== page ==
During the 2020 election, auditors “found that the votes of Black residents were thrown out four times as often as those of white voters” for mail-in ballots in Washington state. Voters of Hispanic, Native American, and Asian and Pacific Islander backgrounds also had heightened rejection rates.  

These findings are a definitive cause for concern as the nation wrestles with voting rights, secure ballots, and voter access. 

Democratic State Auditor Pat McCarthy’s office “conducted the audit” and said, “‘It’s not acceptable, quite frankly’…[and] urged election officials to take steps to address the disparities.” 

Co-founder of Black Voters Matter, LaTosha Brown said “That shouldn’t be concerning just for me as a Black American…That should be concerning for anyone who cares about democracy.” 

All the rejections were due to “problematic signatures,” meaning the signature of a voter couldn’t “be verified with the one on file, or a signature is missing from the ballot envelope.” 

What is worse is that these findings in Washington are not isolated, and similar research in states like Georgia and Florida has produced analogous results, which is extremely troubling.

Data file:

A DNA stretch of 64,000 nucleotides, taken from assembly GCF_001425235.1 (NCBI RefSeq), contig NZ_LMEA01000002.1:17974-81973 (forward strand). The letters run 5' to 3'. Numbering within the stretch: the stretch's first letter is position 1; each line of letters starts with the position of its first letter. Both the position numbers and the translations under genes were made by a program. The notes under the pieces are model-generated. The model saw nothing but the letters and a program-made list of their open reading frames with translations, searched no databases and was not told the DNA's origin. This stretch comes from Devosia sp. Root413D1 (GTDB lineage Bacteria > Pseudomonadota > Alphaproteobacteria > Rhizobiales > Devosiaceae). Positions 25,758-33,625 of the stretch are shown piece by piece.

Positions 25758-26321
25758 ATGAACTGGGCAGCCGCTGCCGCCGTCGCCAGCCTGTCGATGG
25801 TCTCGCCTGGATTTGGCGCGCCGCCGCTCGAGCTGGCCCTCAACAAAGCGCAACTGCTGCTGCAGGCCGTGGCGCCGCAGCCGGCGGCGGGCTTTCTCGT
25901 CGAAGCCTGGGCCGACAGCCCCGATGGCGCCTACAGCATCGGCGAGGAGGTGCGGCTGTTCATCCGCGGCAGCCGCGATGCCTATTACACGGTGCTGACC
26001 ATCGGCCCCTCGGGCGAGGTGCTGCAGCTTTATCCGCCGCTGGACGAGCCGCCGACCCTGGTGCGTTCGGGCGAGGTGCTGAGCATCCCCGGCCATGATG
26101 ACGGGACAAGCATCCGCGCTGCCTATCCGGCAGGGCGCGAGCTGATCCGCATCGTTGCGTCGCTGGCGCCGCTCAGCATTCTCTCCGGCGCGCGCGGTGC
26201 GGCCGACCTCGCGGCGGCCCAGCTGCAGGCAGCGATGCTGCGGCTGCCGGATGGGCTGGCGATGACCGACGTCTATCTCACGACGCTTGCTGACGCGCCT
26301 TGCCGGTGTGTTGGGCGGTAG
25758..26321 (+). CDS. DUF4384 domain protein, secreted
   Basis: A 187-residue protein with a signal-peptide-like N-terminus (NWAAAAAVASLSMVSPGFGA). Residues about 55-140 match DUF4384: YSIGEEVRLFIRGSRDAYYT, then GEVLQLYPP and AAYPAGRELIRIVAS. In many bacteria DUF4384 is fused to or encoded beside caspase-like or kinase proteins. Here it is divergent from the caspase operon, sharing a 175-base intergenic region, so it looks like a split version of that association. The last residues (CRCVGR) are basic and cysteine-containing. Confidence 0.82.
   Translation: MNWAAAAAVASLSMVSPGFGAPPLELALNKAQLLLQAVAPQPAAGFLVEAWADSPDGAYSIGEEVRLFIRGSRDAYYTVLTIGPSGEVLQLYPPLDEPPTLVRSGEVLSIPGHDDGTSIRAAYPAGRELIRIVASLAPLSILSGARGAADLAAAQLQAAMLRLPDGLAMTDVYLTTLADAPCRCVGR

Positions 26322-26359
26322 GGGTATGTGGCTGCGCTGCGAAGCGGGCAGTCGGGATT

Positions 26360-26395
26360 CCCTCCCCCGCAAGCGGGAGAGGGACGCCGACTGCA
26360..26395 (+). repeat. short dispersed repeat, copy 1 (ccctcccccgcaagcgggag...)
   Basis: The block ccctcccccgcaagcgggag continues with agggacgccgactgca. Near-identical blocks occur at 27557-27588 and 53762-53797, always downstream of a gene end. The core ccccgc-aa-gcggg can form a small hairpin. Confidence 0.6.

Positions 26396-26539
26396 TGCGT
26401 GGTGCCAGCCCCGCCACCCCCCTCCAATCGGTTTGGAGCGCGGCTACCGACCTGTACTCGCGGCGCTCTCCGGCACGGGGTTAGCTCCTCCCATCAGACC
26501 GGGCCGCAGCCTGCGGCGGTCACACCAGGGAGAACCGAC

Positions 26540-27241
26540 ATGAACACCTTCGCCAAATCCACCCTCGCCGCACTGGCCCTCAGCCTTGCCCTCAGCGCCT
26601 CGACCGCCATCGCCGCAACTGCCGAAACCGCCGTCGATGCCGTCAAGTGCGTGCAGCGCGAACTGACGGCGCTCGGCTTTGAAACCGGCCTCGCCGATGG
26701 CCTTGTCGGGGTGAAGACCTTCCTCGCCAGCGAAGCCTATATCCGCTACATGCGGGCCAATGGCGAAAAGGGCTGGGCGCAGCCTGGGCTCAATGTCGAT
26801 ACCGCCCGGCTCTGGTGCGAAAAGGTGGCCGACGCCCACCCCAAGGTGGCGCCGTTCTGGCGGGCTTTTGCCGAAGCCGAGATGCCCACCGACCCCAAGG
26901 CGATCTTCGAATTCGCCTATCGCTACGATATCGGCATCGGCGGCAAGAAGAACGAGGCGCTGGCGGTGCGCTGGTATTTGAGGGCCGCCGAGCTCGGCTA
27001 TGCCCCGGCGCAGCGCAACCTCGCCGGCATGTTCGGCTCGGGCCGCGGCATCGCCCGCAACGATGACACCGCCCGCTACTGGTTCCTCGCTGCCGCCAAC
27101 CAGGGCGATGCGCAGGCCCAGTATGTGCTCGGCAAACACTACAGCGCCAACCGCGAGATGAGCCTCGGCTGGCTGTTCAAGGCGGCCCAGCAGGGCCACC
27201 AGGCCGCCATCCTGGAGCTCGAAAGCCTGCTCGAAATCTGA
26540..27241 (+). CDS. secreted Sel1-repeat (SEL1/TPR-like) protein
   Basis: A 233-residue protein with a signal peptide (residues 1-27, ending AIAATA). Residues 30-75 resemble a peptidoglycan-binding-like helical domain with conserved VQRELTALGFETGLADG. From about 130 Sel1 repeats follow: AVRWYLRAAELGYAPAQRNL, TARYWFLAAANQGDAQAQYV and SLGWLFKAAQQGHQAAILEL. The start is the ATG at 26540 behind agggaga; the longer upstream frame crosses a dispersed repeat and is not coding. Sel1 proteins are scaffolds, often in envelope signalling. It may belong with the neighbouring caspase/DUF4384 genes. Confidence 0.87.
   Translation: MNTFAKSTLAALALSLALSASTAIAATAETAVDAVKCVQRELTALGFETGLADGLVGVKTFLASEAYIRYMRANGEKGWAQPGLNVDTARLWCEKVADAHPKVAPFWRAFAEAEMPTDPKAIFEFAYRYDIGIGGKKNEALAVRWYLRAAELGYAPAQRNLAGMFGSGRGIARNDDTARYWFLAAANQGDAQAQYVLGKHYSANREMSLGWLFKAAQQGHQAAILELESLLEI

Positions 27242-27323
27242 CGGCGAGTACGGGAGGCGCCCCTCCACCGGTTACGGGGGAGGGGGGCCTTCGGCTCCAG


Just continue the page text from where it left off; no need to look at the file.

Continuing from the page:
Voter turnout in states that have all-mail balloting is typically high and with the COVID-19 pandemic, voting by mail has increased in popularity—in the 2020 election, 43 percent of voters cast their ballot via mail across the country.  

In the last few months, Republicans have been working around the clock to pass legislation that would inhibit voting by mail, under the guise of feigning concern over fraud allegations, being lost in the mail, or voter intimidation. Many of us can recall when “President Donald J. Trump falsely claimed that mail elections would be rigged by ballots printed in foreign countries and children raiding mailboxes.” 

On the other hand, the Democratic party and voting rights activists are calling for expanded access to mail-in ballots, “and a growing number of states” are heeding their call.  

“Eight states now send every voter a mail-in ballot by default, even as many of them continue to operate in-person polling places. Some states have allowed mail-in balloting for county or city elections. All states have some option for absentee ballots for voters who cannot make it to the polls on Election Day,” the New York Times reports.  

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